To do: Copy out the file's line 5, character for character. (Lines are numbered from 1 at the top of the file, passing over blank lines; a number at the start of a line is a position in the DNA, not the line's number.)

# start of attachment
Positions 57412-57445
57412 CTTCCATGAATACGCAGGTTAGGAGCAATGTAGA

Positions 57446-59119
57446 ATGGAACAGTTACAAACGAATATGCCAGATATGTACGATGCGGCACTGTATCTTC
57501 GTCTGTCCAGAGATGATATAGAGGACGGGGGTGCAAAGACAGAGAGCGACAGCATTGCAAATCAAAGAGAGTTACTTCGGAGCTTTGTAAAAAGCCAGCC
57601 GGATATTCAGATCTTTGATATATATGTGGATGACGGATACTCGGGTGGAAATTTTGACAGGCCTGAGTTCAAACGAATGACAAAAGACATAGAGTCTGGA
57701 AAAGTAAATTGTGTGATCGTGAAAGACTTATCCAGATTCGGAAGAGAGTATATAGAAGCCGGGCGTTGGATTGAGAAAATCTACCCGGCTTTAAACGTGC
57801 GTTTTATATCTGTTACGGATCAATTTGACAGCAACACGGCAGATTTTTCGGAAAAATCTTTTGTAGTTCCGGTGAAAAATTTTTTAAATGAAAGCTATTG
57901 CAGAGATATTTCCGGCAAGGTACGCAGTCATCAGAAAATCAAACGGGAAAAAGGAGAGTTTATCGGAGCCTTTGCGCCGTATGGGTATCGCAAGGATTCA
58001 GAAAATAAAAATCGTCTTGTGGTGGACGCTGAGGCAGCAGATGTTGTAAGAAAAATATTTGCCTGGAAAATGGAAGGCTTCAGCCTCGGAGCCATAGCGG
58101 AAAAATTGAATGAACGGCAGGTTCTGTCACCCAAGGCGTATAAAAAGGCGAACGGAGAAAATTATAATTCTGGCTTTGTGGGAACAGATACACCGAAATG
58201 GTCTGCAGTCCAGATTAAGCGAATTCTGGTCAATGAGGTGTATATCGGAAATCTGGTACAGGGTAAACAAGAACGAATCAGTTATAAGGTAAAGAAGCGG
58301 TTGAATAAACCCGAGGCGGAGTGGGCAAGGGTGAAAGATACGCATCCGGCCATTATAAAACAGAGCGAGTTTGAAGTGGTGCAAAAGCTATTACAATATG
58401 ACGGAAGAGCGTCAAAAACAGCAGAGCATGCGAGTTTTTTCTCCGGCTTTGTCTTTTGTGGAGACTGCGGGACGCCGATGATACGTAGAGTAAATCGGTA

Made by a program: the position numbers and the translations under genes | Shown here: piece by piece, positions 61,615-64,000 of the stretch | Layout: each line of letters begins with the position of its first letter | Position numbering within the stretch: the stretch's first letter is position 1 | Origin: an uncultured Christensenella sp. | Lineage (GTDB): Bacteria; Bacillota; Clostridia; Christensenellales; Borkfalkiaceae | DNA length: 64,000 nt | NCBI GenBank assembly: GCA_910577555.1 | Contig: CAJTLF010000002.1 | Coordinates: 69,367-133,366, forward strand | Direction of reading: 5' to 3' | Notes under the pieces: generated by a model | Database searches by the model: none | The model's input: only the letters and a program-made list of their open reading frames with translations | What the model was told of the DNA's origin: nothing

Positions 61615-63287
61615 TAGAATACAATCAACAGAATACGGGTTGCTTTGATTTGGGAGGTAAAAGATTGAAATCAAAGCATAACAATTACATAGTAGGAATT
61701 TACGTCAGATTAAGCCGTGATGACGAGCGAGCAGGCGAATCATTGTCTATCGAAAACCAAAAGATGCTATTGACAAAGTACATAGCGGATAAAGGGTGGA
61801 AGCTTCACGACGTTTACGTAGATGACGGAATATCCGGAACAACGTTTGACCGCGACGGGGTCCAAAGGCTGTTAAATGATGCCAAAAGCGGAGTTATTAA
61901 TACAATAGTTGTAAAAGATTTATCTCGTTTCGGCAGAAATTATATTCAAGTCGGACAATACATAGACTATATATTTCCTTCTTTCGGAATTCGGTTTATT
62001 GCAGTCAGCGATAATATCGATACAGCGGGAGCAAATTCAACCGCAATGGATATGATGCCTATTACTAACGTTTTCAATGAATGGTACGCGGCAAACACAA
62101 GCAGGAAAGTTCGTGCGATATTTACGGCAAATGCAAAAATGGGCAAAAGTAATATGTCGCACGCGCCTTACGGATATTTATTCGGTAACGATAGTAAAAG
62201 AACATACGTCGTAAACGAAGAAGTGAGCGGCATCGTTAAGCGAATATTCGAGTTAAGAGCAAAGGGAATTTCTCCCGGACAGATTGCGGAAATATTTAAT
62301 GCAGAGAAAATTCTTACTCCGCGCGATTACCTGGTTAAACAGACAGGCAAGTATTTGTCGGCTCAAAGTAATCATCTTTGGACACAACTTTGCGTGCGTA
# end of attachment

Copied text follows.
57501 GTCTGTCCAGAGATGATATAGAGGACGGGGGTGCAAAGACAGAGAGCGACAGCATTGCAAATCAAAGAGAGTTACTTCGGAGCTTTGTAAAAAGCCAGCC